The swan stepped cautiously out onto the island. The spot seemed made to order--just right for a nesting place. While the male swan floated close by, watching, she snooped about until she found a pleasant spot on the ground. She sat down, to see how it felt to be sitting there. She decided it was the right size for her body. It was nicely located, a couple of feet from the water's edge. Very convenient. She turned to her husband.

  "What do you think?" she said.

  "An ideal location!" he replied. "A perfect place! And I will tell you why it's a perfect place," he continued, majestically. "If an enemy--a fox or a coon or a coyote or a skunk--wanted to reach this spot with murder in his heart, he'd have to enter the water and get wet. And before he could enter the water, he'd have to walk the whole length of that point of land. And by that time we'd see him or hear him, and I would give him a hard time."

  The male stretched out his great wings, eight feet from tip to tip, and gave the water a mighty clout to show his strength. This made him feel better right away. When a Trumpeter Swan hits an enemy with his wing, it is like being hit by a baseball bat. A male swan, by the way, is called a "cob." No one knows why, but that's what he's called. A good many animals have special names: a male goose is called a gander, a male cow is called a bull, a male sheep is called a ram, a male chicken is called a rooster, and so on. Anyway, the thing to remember is that a male swan is called a cob.

  The cob's wife pretended not to notice that her husband was showing off, but she saw it, all right, and she was proud of his strength and his courage. As husbands go, he was a good one.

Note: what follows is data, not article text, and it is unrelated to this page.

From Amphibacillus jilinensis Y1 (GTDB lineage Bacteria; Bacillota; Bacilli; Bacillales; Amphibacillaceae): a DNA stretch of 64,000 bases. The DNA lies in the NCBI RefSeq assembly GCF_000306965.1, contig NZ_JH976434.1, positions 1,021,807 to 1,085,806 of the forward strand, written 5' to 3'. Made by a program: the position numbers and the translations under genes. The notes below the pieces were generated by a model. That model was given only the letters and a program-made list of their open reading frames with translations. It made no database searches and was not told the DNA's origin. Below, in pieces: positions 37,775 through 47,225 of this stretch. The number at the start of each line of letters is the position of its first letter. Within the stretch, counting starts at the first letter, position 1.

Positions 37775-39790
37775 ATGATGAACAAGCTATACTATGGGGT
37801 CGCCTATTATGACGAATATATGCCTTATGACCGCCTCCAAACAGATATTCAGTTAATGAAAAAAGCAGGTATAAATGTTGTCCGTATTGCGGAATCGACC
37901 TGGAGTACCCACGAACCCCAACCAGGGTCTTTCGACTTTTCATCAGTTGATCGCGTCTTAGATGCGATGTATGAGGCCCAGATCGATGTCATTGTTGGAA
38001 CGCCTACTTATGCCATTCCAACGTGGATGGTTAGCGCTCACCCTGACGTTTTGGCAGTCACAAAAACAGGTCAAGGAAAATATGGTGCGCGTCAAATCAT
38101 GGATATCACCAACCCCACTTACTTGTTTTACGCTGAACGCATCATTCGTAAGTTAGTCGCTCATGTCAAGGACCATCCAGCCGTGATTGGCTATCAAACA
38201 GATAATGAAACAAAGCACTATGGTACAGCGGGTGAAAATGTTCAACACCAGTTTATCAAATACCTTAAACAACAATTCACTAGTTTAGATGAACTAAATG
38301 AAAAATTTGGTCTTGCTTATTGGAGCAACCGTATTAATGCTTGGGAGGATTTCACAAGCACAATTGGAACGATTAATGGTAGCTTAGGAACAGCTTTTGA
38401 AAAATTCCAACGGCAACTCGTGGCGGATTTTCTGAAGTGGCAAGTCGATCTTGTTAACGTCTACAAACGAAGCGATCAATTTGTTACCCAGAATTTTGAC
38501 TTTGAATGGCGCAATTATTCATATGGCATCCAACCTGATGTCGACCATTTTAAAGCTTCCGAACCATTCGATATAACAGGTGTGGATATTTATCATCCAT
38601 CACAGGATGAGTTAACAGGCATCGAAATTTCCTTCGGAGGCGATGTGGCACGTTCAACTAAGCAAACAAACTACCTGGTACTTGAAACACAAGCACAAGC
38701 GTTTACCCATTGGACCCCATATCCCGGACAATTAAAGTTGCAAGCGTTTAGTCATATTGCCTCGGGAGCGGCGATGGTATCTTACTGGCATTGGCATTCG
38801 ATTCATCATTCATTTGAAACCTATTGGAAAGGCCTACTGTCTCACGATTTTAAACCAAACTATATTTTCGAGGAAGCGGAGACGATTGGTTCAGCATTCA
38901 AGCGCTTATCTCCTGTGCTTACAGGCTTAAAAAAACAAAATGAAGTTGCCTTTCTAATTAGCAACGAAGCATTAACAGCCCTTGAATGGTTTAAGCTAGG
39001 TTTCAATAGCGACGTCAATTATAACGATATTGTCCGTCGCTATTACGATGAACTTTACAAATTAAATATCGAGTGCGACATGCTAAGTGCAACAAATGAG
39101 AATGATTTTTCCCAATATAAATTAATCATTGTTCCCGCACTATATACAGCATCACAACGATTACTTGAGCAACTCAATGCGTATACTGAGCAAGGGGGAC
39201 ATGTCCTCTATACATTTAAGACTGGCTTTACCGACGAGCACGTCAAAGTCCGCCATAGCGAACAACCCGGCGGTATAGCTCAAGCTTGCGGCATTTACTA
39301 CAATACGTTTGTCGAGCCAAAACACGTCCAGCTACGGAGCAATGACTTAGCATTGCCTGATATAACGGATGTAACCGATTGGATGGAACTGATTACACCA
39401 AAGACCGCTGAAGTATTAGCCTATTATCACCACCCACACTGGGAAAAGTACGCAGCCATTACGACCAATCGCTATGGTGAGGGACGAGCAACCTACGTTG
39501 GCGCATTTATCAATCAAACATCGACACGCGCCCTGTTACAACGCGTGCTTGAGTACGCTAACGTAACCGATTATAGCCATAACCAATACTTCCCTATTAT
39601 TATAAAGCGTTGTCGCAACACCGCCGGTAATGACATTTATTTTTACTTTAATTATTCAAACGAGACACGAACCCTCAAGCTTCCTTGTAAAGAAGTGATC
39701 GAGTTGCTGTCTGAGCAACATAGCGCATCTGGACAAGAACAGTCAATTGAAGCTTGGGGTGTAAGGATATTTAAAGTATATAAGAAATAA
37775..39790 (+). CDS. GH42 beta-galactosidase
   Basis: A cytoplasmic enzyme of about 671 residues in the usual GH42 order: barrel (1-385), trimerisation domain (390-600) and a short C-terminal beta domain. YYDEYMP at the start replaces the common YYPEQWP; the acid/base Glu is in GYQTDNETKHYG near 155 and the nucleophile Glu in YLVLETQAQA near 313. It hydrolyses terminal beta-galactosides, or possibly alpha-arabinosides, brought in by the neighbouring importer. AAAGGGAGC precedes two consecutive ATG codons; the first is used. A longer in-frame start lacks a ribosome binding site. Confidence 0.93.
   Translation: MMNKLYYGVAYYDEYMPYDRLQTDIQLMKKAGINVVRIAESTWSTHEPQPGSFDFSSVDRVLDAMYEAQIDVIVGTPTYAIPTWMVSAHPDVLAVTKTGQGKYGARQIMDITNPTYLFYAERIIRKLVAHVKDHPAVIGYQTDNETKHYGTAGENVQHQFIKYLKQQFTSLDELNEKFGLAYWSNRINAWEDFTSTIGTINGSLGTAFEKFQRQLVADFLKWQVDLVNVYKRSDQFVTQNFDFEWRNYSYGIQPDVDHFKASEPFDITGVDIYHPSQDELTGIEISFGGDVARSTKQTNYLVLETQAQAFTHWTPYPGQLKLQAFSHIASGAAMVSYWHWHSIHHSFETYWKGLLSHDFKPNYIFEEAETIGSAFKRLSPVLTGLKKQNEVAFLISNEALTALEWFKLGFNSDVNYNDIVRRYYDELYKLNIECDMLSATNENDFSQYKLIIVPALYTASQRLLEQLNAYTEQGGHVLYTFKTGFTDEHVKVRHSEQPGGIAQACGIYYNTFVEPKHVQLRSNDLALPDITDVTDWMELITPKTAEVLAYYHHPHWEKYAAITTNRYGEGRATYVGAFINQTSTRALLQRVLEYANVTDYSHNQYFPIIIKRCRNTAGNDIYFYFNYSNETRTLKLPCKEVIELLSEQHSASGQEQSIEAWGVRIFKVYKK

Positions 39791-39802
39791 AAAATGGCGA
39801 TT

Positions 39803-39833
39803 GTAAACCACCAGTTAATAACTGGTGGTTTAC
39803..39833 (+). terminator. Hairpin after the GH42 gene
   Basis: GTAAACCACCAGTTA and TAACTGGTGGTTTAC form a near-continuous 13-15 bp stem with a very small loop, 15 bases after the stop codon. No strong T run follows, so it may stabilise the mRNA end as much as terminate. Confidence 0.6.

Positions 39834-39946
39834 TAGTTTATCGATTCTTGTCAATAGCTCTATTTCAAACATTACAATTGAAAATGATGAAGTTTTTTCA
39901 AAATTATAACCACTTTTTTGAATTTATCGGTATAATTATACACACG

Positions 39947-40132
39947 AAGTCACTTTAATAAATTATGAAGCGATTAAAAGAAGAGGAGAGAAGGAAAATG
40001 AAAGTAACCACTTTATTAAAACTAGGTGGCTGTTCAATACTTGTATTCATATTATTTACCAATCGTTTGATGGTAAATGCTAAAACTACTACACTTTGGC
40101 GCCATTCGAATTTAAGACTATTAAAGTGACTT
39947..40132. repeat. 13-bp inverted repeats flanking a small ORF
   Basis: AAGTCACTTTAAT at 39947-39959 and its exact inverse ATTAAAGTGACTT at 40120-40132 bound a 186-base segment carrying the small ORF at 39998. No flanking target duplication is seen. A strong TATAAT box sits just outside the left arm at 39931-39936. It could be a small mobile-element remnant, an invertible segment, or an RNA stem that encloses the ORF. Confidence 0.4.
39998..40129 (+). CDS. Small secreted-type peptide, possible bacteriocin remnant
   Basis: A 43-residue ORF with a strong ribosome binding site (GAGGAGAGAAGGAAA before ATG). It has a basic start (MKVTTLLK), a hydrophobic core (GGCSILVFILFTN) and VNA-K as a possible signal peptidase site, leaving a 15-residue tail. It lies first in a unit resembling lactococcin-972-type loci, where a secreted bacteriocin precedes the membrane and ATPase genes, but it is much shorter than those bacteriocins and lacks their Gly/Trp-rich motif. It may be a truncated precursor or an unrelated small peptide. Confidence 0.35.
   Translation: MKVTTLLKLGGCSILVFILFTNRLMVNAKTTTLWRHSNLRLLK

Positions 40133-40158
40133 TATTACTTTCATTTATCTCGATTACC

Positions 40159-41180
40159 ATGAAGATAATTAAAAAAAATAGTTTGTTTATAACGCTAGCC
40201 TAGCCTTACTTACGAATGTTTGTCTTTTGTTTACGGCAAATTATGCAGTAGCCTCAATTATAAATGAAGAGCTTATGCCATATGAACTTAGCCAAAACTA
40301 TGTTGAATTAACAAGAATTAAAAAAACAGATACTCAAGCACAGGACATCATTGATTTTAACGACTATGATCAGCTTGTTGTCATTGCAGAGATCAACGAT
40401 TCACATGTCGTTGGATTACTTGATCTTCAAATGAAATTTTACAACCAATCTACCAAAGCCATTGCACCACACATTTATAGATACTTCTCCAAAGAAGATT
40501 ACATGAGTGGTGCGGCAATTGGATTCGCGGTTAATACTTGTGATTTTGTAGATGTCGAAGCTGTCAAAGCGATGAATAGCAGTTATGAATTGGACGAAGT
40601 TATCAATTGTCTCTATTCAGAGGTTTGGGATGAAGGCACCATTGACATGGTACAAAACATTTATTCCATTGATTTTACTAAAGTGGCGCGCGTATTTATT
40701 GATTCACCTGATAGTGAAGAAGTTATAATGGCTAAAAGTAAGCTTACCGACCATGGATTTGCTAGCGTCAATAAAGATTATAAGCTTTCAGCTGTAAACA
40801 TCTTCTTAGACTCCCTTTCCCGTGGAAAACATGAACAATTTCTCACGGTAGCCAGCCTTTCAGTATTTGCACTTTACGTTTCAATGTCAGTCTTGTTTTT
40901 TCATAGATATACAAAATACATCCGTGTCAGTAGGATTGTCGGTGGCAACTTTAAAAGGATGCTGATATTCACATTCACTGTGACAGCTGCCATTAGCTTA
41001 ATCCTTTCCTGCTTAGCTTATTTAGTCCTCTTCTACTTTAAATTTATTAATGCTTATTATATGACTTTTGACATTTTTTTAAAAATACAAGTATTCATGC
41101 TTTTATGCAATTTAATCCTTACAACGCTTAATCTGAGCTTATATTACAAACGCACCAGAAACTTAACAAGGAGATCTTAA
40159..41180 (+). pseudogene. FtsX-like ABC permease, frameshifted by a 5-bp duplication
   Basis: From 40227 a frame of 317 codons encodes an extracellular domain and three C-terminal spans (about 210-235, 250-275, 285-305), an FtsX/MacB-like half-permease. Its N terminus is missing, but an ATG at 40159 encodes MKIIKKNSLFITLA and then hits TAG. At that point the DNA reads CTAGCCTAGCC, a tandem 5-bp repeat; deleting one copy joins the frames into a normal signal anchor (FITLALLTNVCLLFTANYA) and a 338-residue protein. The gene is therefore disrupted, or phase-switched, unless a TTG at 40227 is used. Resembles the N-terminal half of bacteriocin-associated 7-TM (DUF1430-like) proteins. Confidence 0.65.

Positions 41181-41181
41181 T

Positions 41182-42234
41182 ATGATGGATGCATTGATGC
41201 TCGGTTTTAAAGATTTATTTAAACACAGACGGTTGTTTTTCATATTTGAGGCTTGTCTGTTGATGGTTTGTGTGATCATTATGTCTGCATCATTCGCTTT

The cob watched his beautiful wife sitting there on the tiny island. To his great joy, he saw her begin to turn slowly round and around, keeping always in the same spot, treading the mud and grass. She was making the first motions of nesting. First she squatted down in the place she had chosen. Then she twisted round and around, tamping the earth with her broad webbed feet, hollowing it out to make it like a saucer. Then she reached out and pulled twigs and grasses toward her and dropped them at her sides and under her tail, shaping the nest to her body.

  The cob floated close to his mate. He studied every move she made.

  "Now another medium-sized stick, my love," he said. And she poked her splendid long white graceful neck as far as it would go, picked up a stick, and placed it at her side.

  "Now another bit of coarse grass," said the cob, with great dignity.

  The female reached for grasses, for moss, for twigs--anything that was handy. Slowly, carefully, she built up the nest until she was sitting on a big grassy mound. She worked at the task for a couple of hours, then knocked off for the day and slid into the pond again, to take a drink and have lunch.

  "A fine start!" said the cob, as he gazed back at the nest. "A perfect beginning! I don't know how you manage it so cleverly."

  "It comes naturally," replied his wife. "There's a lot of work to it, but on the whole it is pleasant work."

  "Yes," said the cob. "And when you're done, you have something to show for your trouble--you have a swan's nest, six feet across. What other bird can say that?"

  "Well," said his wife, "maybe an eagle can say it."

  "Yes, but in that case it wouldn't be a swan's nest, it would be an eagle's nest, and it would be high up in some old dead tree somewhere, instead of right down near the water, with all the conveniences that go with water."